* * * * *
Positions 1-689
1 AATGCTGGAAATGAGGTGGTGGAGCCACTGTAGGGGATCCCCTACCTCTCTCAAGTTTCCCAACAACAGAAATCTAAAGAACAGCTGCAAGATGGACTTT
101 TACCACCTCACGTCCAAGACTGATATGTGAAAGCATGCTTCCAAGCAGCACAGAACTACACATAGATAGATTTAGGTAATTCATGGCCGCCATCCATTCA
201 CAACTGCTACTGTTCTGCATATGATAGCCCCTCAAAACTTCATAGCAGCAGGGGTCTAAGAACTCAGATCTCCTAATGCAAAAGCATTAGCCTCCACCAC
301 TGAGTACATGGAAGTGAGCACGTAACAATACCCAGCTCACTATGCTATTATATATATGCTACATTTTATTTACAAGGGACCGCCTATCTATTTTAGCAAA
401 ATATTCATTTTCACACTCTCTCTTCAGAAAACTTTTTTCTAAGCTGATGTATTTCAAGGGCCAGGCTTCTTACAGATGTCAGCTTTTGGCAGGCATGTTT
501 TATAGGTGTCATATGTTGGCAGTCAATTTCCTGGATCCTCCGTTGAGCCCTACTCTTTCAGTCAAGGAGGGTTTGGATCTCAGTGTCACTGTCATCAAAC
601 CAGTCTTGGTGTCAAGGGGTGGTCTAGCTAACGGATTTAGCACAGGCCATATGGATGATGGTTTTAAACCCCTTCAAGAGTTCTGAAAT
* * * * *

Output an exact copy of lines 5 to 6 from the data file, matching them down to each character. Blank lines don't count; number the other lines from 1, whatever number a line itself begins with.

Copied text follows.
301 TGAGTACATGGAAGTGAGCACGTAACAATACCCAGCTCACTATGCTATTATATATATGCTACATTTTATTTACAAGGGACCGCCTATCTATTTTAGCAAA
401 ATATTCATTTTCACACTCTCTCTTCAGAAAACTTTTTTCTAAGCTGATGTATTTCAAGGGCCAGGCTTCTTACAGATGTCAGCTTTTGGCAGGCATGTTT